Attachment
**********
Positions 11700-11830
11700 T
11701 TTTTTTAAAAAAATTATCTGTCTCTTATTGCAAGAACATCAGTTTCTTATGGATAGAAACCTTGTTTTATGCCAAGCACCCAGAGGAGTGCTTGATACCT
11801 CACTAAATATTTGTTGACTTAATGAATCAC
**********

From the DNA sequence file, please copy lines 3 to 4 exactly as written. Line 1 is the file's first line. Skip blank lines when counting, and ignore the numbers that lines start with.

11701 TTTTTTAAAAAAATTATCTGTCTCTTATTGCAAGAACATCAGTTTCTTATGGATAGAAACCTTGTTTTATGCCAAGCACCCAGAGGAGTGCTTGATACCT
11801 CACTAAATATTTGTTGACTTAATGAATCAC